The dangling else ambiguity

• Ambiguity in programming language constructs

• A construct in a programming language is ambiguity, if the construct can be interpreted in more than 1 way

• Some programming languages (notably: C, C++, Java) have an if statement that is ambiguous - i.e., the statement can be interpreted in MORE THAN 1 WAY

• This dangling-else ambiguity problem was first discovered around 1960 in the ALGOL60 programming language

• The Dangling-Else ambiguity

• Suppose we want to write an FONT color="blue"> conditional statement to determine the shipping rate to different countries of the world:

 To ship a 1 lb packet within the US, the cost is \$5 , except for Hawaii To ship to Hawaii (which is very remote), the cost \$10 To ship a 1 lb packet outside the US, the cost is \$20

The following is an if-statement that computes the "shippingCharge":

 ``` double shippingCharge; shippingCharge = 5.00; // Assume the cost is \$5 if ( country is equal to "USA") ) if ( state is equal to "HI" ) shippingCharge = 10.00; // Hawaii will cost \$10 else shippingCharge = 20.00; // Outside USA is \$20 ```

• There are two ways to read the above program syntactically correctly:

First Way Second Way
```
double shippingCharge;

shippingCharge = 5.00;

if ( country equals "USA" )
if ( state equals "HI" )
shippingCharge = 10.00;
else
shippingCharge = 20.00;
```
```
double shippingCharge;

shippingCharge = 5.00;

if ( country equals "USA" )
if ( state equals "HI" )
shippingCharge = 10.00;
else
shippingCharge = 20.00;
```

You can see the if-else association better after indenting it properly:

First Way Second Way
```
double shippingCharge;

shippingCharge = 5.00;

if ( country equals "USA" )
if ( state equals "HI" )
shippingCharge = 10.00;
else
shippingCharge = 20.00;
```
```
double shippingCharge;

shippingCharge = 5.00;

if ( country equals "USA" )
if ( state equals "HI" )
shippingCharge = 10.00;
else
shippingCharge = 20.00;
```

• Clearly, the two interpretations are syntactically correct

Futhermore the two interpretations result in different program execution:

1. The First Way interpretation result in computing the cost in the way that we wanted

2. The Second Way interpretation computes a shipping charge of \$5 for international shipments, \$10 for Hawaii, and \$20 for other states in the US !!!

• Clearly, ambiguity in computer programs is unaceptable (the computer could pick the wrong interpretation )

• Resolving the Dangling-Else ambiguity

• There are a number of techniques to resolve ambiguity in a language:

1. The elegant way is to design languages that are NOT ambiguous

2. The simple-minded way is to design rules to resolve ambiguity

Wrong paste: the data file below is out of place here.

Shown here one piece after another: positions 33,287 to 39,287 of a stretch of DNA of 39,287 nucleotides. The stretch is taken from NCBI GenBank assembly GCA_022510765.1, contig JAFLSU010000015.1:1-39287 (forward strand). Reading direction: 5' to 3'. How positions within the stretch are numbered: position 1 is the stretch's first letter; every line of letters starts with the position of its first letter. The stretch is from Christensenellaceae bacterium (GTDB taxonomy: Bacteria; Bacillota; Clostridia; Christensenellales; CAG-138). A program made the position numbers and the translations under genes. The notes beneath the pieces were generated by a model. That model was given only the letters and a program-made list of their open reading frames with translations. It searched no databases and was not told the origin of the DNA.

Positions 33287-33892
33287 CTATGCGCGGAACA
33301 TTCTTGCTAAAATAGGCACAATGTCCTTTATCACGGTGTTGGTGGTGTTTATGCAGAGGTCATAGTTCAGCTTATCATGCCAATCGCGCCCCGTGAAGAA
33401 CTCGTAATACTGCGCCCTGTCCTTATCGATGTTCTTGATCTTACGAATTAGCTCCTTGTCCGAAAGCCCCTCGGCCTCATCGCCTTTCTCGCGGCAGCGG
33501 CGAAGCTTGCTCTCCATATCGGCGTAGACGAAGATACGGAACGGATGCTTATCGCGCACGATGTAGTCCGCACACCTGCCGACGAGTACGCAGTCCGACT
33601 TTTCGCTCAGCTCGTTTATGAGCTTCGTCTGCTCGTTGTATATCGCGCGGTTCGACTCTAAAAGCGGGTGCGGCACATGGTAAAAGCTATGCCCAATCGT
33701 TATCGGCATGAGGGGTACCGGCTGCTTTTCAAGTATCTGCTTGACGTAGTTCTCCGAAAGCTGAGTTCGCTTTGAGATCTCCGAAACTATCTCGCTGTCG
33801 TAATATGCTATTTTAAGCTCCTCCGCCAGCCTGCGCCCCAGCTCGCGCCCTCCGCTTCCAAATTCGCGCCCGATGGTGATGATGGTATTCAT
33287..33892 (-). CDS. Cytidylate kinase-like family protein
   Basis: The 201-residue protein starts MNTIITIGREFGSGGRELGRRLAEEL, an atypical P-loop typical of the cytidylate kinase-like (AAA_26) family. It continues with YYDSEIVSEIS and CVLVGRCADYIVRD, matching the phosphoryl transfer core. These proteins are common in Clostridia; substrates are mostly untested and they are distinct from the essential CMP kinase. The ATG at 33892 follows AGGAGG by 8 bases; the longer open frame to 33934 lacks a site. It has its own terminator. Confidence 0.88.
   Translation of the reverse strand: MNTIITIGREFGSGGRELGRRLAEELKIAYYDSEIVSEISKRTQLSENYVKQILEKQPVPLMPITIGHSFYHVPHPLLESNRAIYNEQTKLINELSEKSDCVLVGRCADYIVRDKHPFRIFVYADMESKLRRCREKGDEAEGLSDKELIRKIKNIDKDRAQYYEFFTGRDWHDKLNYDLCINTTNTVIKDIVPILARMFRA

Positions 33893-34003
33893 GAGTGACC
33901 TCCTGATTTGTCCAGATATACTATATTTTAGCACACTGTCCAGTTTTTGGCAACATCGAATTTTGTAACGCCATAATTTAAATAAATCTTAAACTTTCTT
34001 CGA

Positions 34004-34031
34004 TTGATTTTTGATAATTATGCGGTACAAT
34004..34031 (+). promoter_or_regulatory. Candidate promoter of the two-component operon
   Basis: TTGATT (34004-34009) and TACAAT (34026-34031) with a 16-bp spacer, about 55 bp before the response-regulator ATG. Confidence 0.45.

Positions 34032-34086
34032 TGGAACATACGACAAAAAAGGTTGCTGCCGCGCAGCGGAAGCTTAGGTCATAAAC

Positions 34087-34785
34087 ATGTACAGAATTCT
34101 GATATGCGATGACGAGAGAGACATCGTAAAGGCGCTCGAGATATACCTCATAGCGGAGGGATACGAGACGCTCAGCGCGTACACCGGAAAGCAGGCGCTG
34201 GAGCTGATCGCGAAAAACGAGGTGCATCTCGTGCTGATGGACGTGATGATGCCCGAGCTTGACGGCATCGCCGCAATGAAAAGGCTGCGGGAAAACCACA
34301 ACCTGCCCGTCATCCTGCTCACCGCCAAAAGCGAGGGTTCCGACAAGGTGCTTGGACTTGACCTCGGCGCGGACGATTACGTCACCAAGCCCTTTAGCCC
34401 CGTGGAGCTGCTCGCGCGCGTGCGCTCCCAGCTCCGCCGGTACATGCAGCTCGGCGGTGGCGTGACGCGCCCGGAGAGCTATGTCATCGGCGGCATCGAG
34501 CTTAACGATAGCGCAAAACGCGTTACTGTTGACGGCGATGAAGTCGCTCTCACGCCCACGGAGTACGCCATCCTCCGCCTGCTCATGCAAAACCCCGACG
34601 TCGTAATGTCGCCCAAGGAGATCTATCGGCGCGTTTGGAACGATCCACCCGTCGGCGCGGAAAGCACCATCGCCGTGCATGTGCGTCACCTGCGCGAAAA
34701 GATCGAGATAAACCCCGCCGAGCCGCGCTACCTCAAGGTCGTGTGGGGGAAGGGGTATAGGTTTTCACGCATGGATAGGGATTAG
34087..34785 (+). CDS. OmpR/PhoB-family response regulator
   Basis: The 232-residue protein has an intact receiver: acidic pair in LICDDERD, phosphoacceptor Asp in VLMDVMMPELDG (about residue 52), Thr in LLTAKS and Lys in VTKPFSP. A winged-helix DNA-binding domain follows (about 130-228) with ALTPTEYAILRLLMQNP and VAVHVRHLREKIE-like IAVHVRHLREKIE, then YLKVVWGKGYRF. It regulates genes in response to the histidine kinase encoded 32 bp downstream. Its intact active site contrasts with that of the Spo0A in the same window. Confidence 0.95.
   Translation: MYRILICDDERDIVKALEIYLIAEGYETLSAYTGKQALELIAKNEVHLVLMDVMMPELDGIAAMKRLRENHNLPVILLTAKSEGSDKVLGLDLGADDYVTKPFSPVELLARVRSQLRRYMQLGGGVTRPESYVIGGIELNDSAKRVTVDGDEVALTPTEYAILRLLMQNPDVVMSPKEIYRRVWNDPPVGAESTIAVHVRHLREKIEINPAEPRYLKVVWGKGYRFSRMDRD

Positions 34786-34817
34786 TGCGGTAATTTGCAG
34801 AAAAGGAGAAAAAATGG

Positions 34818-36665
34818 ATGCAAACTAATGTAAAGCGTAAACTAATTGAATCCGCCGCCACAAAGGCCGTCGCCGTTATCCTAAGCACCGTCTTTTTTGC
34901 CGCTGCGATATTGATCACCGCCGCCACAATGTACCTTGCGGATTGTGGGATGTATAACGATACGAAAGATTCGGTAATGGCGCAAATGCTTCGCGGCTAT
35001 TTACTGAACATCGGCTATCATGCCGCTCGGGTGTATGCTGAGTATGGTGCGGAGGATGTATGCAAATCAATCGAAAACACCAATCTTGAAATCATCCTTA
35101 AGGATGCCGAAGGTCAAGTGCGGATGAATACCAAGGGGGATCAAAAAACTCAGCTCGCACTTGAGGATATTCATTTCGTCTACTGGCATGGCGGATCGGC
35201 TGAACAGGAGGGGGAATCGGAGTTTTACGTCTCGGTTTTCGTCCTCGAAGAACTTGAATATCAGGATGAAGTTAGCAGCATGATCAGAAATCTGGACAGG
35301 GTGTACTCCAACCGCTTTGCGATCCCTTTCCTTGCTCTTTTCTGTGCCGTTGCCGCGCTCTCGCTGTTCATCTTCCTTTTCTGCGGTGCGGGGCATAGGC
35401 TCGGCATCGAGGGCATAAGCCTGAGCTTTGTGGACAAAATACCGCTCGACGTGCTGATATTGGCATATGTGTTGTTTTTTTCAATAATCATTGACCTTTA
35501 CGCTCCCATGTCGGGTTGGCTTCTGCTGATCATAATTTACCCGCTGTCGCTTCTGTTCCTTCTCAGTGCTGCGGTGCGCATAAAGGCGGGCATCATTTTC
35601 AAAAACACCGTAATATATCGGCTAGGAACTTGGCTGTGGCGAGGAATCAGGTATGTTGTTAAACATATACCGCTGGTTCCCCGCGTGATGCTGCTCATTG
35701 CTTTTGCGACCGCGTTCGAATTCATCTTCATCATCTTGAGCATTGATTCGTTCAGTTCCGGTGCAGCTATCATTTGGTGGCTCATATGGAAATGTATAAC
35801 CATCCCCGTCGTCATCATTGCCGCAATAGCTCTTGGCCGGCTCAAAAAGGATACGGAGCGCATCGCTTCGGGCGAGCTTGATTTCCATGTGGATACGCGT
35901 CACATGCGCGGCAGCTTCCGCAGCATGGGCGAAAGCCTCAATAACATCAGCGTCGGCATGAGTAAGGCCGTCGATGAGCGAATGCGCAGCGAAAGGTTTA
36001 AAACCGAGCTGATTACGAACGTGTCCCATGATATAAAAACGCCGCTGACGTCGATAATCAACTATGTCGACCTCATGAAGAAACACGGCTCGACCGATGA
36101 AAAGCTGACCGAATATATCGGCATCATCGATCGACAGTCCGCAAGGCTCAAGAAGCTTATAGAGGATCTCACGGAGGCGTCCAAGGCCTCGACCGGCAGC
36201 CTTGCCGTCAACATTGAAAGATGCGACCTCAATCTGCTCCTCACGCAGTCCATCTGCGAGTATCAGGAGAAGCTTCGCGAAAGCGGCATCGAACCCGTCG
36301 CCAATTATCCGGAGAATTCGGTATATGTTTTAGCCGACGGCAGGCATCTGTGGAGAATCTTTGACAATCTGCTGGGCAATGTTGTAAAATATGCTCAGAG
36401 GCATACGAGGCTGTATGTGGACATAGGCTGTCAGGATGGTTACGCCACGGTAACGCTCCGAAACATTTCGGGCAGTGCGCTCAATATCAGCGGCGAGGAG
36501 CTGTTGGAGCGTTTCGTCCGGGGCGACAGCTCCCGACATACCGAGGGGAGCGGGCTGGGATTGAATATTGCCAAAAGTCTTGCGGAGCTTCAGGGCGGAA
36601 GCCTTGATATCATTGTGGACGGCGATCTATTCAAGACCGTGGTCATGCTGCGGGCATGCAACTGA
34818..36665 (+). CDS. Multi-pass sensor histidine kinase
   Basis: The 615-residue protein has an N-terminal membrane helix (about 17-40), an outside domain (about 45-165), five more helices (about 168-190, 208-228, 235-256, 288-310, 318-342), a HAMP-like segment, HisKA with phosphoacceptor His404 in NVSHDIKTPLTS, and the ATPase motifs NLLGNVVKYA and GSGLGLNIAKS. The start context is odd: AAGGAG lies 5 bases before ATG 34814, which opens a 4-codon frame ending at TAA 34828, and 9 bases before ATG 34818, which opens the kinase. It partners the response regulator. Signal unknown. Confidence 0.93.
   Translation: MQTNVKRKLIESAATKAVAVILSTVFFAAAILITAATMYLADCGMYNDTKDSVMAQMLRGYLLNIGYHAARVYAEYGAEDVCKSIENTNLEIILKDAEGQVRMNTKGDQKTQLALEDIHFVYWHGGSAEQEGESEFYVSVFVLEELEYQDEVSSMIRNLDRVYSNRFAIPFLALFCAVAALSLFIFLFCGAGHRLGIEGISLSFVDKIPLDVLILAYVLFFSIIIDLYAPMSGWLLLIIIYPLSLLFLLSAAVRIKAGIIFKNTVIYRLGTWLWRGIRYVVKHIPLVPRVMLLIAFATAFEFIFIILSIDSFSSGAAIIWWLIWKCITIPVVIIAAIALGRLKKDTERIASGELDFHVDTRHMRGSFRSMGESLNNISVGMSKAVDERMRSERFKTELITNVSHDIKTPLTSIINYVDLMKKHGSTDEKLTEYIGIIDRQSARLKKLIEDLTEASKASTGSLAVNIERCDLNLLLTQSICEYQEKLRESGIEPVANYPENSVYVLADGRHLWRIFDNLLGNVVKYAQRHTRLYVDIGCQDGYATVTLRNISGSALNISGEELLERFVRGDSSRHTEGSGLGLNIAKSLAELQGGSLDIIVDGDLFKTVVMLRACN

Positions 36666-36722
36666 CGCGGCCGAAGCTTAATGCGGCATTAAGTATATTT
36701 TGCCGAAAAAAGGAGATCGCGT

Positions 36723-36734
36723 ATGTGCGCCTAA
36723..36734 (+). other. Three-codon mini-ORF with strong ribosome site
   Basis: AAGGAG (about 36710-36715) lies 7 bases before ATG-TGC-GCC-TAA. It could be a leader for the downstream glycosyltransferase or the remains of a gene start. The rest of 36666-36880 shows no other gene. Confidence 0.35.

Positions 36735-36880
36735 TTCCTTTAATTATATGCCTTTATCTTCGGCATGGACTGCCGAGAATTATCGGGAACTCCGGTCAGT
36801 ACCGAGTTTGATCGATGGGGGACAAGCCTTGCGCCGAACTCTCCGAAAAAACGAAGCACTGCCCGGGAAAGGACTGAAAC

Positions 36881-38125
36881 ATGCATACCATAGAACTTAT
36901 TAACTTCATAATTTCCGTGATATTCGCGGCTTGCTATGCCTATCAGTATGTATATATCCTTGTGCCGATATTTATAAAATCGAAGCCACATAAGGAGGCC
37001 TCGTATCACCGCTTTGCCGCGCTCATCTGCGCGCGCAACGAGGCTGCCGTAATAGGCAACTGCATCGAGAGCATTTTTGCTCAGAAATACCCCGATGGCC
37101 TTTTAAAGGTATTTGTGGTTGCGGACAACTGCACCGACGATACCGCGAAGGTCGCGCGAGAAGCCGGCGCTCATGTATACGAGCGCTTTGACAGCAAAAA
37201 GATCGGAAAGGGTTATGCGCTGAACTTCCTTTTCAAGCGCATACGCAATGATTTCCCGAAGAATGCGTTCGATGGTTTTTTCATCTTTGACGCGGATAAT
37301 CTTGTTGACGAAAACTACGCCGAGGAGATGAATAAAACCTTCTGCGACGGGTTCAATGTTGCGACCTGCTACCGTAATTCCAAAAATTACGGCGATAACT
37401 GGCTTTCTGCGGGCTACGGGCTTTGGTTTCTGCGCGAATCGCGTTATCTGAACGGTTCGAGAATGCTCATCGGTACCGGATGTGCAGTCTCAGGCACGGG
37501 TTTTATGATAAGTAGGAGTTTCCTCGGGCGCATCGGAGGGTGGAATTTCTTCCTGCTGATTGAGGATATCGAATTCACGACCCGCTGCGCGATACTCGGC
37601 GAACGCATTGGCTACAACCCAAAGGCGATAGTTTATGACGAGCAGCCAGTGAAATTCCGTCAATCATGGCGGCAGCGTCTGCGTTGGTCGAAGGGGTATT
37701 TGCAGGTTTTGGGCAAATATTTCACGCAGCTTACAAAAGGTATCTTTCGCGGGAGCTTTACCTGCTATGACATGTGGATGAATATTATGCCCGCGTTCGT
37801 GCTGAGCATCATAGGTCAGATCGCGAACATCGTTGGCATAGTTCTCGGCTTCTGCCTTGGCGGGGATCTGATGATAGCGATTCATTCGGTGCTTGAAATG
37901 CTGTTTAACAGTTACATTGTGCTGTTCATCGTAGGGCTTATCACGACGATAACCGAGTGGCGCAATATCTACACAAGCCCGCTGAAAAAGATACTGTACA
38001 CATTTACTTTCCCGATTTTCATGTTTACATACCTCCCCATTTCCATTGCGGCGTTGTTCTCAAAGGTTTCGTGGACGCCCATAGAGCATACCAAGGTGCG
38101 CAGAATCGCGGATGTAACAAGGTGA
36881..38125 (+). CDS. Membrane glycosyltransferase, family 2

(The latter method is used when the resolve an ambiguity when an ambiguity is discovered after a language has been designed and in use)

• How to design languages that avoid the dangling-else ambiguity

• A slightly more complex syntax rule is used for the conditional statements that includes a terminal "fi" symbol :

 ``` if ( boolean expression ) one-or-more-statement fi if ( boolean expression ) one-or-morestatement else one-or-more-statement fi ```

• Using the new syntax rule the above programs will be written as:

First Way in new syntax Second Way in new syntax
```
double shippingCharge;

shippingCharge = 5.00;

if ( country equals "USA" )
if ( state equals "HI" )
shippingCharge = 10.00;
fi
else
shippingCharge = 20.00;
fi
```
```
double shippingCharge;

shippingCharge = 5.00;

if ( country equals "USA" )
if ( state equals "HI" )
shippingCharge = 10.00;
else
shippingCharge = 20.00;
fi
fi
```

There is ONLY ONE WAY to read each of the program segment above !! (try it !!!)

• Java, C and C++ have chosen to resolve the Dangling-Else ambiguity uses the following rule:

 An else keyword always associates with the nearest preceeding if keyword that does NOT cause a syntax error

• Therefore, the C/C++ compiler will read this program as follows:

 ``` double shippingCharge; shippingCharge = 5.00; if ( country.equals("USA") ) if ( state.equals("HI") ) shippingCharge = 10.00; else shippingCharge = 20.00; ```

It will associate the else keyword with the second if keyword

• \$64,000 Question:

Then how do you write the following C++ program:

 ``` double shippingCharge; shippingCharge = 5.00; if ( country equals "USA" ) if ( state equals "HI" ) shippingCharge = 10.00; else shippingCharge = 20.00; ```

• You need to use { } to introduce syntax errors when C++ tries to associate the else with the second if:

 So, the proper way to write the program is: ``` double shippingCharge; shippingCharge = 5.00; if ( country.equals("USA") ) { if ( state.equals("HI") ) shippingCharge = 10.00; // Shipping to Hawaii is \$10 } else shippingCharge = 20.00; // Shipping to outside USA is \$20 ```

Associating the else with the second if will now result in a syntax error !!!